Since the No-Fly List contains only names and some meager additional data like birth dates, it is not surprising that among the “stopped” passengers there were children, nuns or such having a garden name like 'Robert Johnson' (used by some alleged terror suspect). The list also contained the names of dead persons, including the majority of the alleged 9/11 hijackers and Saddam Hussein. As a highlight (after the release of Wolf's book, Nelson Mandela found his name on the list.

Trouble at the airport is one thing. Wolf goes on by mentioning fears of future misuse this kind of secret lists as for instance with job applications. Heavier implications follow if people are arrested based on this list – or even tortured. Wolf mentions Canadian citizen Maher Arar, who was arrested 2002 at the Kennedy Airport and, after two weeks, deported to Syria (remember Robert Baer!) where he was kept for more than a year and tortured.

“The Canadian government pursued a two-year investigation and concluded that it had all been a terrible mistake -- Arar actually had no ties to terrorists whatsoever. Canadians were so appalled by this miscarriage of justice that the head of the Royal Canadian Mounted Police resigned. After he was released with his government's help, Arar, emboldened perhaps by living in a working North American democracy, sued the U.S. government.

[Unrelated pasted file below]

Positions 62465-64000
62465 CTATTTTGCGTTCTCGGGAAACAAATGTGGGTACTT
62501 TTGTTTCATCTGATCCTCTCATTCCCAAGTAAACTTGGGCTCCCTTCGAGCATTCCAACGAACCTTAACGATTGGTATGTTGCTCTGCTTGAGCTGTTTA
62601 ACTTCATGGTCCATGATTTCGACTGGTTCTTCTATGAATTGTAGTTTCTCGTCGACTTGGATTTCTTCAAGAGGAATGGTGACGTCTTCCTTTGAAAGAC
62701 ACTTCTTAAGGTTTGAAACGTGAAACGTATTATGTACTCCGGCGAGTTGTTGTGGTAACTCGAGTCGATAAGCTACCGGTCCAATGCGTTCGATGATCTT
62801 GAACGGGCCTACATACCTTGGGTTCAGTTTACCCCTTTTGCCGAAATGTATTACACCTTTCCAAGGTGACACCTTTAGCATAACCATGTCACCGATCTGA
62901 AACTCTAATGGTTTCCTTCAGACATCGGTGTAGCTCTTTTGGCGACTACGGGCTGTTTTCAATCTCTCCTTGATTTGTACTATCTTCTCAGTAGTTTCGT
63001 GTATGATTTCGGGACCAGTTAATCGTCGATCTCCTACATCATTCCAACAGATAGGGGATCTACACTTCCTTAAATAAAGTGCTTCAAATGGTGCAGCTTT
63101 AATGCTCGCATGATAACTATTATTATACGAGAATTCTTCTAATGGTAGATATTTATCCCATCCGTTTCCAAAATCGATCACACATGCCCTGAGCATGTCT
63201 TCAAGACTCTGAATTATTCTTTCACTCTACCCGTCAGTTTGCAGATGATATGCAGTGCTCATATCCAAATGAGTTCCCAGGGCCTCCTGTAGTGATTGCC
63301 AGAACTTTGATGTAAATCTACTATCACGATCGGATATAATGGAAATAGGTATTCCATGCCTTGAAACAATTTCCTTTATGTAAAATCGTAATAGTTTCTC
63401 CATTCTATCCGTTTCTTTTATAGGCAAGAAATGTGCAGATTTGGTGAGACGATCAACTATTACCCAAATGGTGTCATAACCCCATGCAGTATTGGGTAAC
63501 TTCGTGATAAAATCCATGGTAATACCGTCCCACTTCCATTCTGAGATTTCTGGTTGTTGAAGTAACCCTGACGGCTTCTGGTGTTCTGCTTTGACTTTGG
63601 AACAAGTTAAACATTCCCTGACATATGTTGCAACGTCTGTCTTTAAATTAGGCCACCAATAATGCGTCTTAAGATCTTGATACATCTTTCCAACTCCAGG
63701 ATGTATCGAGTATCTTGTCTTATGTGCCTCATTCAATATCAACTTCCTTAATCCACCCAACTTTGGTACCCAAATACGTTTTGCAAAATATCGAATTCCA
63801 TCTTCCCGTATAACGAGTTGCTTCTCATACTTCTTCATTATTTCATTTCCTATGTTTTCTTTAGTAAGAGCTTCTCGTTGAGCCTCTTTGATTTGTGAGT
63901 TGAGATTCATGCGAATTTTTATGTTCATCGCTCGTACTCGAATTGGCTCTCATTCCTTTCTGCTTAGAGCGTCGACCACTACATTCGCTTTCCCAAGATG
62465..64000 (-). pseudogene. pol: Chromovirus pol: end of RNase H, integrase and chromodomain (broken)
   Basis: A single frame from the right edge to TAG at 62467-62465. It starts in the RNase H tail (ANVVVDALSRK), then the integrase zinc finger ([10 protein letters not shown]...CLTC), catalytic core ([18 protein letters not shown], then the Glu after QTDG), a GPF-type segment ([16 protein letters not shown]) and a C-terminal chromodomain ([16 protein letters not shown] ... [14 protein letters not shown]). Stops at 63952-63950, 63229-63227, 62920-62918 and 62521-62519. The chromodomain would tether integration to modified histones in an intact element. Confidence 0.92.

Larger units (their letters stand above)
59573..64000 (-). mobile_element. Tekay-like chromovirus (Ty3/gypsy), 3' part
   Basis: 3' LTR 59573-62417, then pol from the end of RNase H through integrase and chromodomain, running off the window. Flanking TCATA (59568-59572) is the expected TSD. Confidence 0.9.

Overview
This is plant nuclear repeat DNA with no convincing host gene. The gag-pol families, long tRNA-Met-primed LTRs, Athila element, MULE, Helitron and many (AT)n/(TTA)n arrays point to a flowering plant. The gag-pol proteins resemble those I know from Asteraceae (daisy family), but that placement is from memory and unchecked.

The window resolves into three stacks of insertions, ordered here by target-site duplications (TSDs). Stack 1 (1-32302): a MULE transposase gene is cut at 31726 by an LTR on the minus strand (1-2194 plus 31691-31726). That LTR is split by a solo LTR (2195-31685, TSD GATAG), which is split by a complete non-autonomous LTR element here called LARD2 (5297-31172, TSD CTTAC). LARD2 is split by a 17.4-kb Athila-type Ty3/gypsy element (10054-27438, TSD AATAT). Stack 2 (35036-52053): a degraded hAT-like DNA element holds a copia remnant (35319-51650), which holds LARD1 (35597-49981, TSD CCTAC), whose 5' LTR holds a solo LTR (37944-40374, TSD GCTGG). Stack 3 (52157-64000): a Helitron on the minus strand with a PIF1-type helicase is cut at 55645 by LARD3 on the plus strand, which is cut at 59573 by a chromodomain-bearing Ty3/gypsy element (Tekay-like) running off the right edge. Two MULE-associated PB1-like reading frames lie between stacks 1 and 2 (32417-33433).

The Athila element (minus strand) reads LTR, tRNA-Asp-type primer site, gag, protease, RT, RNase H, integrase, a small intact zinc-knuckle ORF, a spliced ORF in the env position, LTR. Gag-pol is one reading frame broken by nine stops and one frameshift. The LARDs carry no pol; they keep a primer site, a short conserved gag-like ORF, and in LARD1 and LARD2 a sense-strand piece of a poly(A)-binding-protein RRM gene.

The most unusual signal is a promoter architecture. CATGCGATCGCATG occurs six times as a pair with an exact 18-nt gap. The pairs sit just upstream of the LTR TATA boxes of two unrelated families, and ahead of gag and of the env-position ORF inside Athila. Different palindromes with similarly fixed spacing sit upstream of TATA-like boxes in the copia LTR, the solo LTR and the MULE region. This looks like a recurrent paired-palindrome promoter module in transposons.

The Bush administration refused to concede that it had been wrong; refused to provide documents or witnesses to the Canadian investigators; and finally announced in January 2007 that they had "secret information" that justified keeping Arar on the list.”

Click here to learn details from Mr. Arar's website.

As a case of an American citizen being subject to an intense investigation the severe case of army chaplain James Y. Yee is summarized by Wolf. Yee was finally released and all accusations were dropped.

Wolf also mentions that

“ The United States has recently been refusing visas to various respected Muslim scholars from universities such as Oxford -- scholars with no ties whatsoever to terrorists -- because they have been critical of U.S. policy. This has happened before in America: in the 1950s the FBI confiscated the passports of intellectuals and journalists who had been critical of anticommunist witch hunts.”

Wolf does not give an example for Muslim scientists being refused visa for criticizing the U.S. government. But she goes on by quoting from William L. Shirer's Berlin Diary: The Journal of a Foreign Correspondent, 1934-1941 on how the Nazis performed an airport search. She mentions that about 36% of all Germans living under the Nazi regime said that they had been arrested, interrogated, and released. A similar tactics applied by Pinochet in Chile's slums:

“Every so often the military would enter a slum, arrest people in random sweeps, keep them behind bars briefly, and then let them go. The only real reason was to intimidate the population.”

Naomi Wolf finally puts forward the following – from her point of view - rather rhetorical question:

“Are the cases we hear of Americans being caught up in detention, searches, and releases merely Homeland Security or TSA zealotry? Or are the stories effective PR about a new reality? Fascist propagandists target individuals, detain and release them, and then publicize the stories. Could all these [mentioned above] be victims not of simple clumsiness but, rather, examples of the fact that perfectly ordinary Americans can now get entangled in the increasingly punitive apparatus of the state?”
(end of summary)

While in the U.S. spooky TSA and other governmental authorities are still on their way to “strengthening America”, the European Court of Human Rights is already back-paddling: see “Stop and search powers illegal, European court rules. Judges in Strasbourg say UK powers under Terrorism Act 2000 violate convention on human rights.